The Roman Empire mostly valued peace. They required all people in the Empire to worship the Emperor except a few very old religions, who were excused. One of these was the Jewish religion—as long as they paid a special tax called the Fiscus Iudaicus in the synagogues.
The Christians were considered Jews by the Roman government and actually would be protected by this law as well. However, they could not pay the tax, as they were obviously unwelcome in the synagogues. The Jews who hated the Christians were able to turn them in to the authorities, and have them punished.
Here we see the significance of Jesus’s remark in verse 9:
“I know your tribulation and your poverty (but you are rich), and the blasphemy by those who say they are Jews and are not, but are a synagogue of Satan.” (Rev 2:9)
The Jews should have been God’s people still. God had given them His law so they would be prepared for the Messiah and He had taken care of them for years, but they were unwilling to accept Christianity.
The people most responsible for persecuting the Christians were those who should have been their brothers. This happens today too. Much of the cultural assimilation that happens among God’s people is the result of those who have acclimatized to the world yet claim to be Christians. There are “those who say they are Christians and are not, but are a church of Satan.”
The Christians in Smyrna are about to suffer.
They have surely already suffered, but it’s nothing compared to what’s coming.
I am not the kind of person who likes conspiracy theories. I don’t believe in fearmongering. Additionally, I’m not a prophet. But I know things will get worse in this country. There is persecution now, but it will absolutely get worse.
“But realize this, that in the last days difficult times will come. For men will be lovers of self, lovers of money, boastful, arrogant, revilers, disobedient to parents, ungrateful, unholy, unloving, irreconcilable, malicious gossips, without self-control, brutal, haters of good, treacherous, reckless, conceited, lovers of pleasure rather than lovers of God, holding to a form of godliness, although they have denied its power.” (2 Tim. 3:1–5)
When Paul speaks of “the last days,” he doesn’t mean the end of time, but the latter days of the Jewish nation. This devolution of morals isn’t unique to the first century, nor the persecution resulting from it. Paul continues:
“…persecutions, and sufferings, such as happened to me at Antioch, at Iconium and at Lystra; what persecutions I endured, and out of them all the Lord rescued me! Indeed, all who desire to live godly in Christ Jesus will be persecuted.” (2 Tim. 3:11–12)
Now, this suffering is said to last “ten days.” What does that mean? First, it’s only a short time. It’s not going to last forever. Second, notice how it says they were to be “tested” during this time. Perhaps this was meant as a reminder of Daniel and his ten-day test in the royal court (Daniel 1).
“Please test your servants for ten days, and let us be given some vegetables to eat and water to drink. “Then let our appearance be observed in your presence and the appearance of the youths who are eating the king’s choice food; and deal with your servants according to what you see.”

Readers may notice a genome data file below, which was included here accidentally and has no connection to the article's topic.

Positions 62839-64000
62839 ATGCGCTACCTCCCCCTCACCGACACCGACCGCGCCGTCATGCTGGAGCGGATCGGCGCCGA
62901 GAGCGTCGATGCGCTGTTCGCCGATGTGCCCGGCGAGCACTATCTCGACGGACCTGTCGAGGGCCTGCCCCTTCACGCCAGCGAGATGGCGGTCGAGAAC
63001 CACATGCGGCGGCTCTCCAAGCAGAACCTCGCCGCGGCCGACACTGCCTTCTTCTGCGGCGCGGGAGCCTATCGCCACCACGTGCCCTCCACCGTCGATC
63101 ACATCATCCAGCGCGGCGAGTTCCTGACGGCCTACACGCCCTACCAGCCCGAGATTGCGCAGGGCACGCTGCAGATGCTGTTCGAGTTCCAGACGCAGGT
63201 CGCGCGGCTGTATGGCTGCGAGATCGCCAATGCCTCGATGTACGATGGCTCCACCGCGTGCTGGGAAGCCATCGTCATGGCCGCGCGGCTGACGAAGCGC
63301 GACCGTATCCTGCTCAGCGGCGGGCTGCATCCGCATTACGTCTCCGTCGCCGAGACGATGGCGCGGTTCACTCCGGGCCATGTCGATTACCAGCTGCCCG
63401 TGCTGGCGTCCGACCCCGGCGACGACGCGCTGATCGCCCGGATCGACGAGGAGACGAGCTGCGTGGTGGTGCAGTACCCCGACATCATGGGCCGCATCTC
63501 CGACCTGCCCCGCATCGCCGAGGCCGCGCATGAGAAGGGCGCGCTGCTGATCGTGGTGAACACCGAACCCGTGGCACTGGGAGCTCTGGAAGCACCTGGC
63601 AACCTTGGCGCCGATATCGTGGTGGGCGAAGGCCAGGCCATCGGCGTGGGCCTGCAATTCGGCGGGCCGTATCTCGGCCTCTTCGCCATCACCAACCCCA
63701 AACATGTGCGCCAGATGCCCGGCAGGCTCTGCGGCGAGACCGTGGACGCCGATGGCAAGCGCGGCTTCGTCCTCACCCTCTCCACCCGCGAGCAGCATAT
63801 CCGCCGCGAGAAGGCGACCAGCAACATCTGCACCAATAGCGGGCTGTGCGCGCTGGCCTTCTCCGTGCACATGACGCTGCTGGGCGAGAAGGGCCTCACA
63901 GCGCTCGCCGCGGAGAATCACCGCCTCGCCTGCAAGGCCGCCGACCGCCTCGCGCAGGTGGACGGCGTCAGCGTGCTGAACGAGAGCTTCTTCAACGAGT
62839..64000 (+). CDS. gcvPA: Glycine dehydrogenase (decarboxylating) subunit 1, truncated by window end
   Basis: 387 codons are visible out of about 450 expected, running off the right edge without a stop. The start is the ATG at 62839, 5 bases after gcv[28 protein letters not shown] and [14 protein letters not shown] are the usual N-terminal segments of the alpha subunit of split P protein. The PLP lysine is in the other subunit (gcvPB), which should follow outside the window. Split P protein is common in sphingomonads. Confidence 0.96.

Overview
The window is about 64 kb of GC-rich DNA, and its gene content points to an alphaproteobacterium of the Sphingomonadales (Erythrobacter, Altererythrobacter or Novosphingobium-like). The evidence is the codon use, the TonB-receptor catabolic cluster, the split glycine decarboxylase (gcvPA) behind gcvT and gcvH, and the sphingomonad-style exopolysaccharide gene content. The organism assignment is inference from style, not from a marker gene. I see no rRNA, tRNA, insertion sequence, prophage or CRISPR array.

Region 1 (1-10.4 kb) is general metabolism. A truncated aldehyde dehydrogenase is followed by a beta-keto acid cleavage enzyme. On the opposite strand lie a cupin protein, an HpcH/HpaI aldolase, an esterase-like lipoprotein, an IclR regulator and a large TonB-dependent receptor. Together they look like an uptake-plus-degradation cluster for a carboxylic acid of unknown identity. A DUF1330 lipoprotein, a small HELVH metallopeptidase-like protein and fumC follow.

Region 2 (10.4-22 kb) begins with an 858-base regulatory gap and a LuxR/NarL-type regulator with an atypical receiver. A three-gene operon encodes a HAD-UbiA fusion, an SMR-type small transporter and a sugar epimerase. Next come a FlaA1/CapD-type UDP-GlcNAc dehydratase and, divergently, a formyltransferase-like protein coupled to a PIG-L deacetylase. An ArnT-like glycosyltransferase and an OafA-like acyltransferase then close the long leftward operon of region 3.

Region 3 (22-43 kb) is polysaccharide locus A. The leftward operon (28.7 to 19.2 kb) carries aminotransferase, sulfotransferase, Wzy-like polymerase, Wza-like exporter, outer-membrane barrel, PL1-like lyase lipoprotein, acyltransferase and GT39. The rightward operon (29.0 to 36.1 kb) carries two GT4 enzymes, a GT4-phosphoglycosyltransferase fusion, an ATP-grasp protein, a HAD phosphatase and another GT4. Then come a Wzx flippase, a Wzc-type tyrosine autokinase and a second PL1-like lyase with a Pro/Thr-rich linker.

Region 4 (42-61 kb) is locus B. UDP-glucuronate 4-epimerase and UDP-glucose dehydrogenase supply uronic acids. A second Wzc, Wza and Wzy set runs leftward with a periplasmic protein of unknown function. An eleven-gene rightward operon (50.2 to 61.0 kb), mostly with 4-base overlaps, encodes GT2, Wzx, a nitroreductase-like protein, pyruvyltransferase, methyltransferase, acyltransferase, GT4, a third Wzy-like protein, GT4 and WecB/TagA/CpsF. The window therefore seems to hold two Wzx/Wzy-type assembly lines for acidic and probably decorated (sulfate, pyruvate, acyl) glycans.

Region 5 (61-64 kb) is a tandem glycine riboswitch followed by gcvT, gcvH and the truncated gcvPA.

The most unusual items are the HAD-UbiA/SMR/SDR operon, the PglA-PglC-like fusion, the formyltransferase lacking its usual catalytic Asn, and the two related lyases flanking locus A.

So he listened to them in this matter and tested them for ten days. At the end of ten days their appearance seemed better and they were fatter than all the youths who had been eating the king’s choice food. (Dan 1:12–15)
Daniel and his friends were tested: would they give in to the culture or would they stay faithful to God? Additionally, they were tested to see what the effect of their values was. After the testing was complete, the king’s guard was impressed. He thought little of Daniel at first, but came to see how much better God’s way was.
In the same way, Christians (including those in Smyrna) were thought of as primitive and foolish, but when pagans saw their faith and joy and peace, they were impressed and many converted.
Less than 50 years after the Smyrna church of Christ received their letter from Jesus, one of their elders was killed.
His name was Polycarp.
Polycarp actually knew the Apostle John, and perhaps he was the messenger of the church mentioned in verse 8. We have an account of his martyrdom, and reading it reminds one certainly of this letter.
Here are some of the things he said before he died:
“Fourscore and six years have I been His servant, and He hath done me no wrong. How then can I blaspheme my King who saved me?” (Mart. Pol. 9:3)
“Thou threatenest that fire which burneth for a season and after a little while is quenched: for thou art ignorant of the fire of the future judgment and eternal punishment, which is reserved for the ungodly. But why delayest thou? Come, do what thou wilt.” (Mart. Pol. 11:2)
“Leave me as I am; for He that hath granted me to endure the fire will grant me also to remain at the pile unmoved, even without the security which ye seek from the nails.” (Mart. Pol. 13:3)
I’m sure the words of this letter helped him in those final moments.
Lastly, in verses 10–11, note the reward: eternal life, never to be tarnished with the second death.
There’s really not much we can do to feel better about suffering, except to know a few things:
- Our suffering is temporary.
- Our faith may shine Christ’s light.
- Our death will be overturned.
- We will be greatly rewarded for our faithfulness.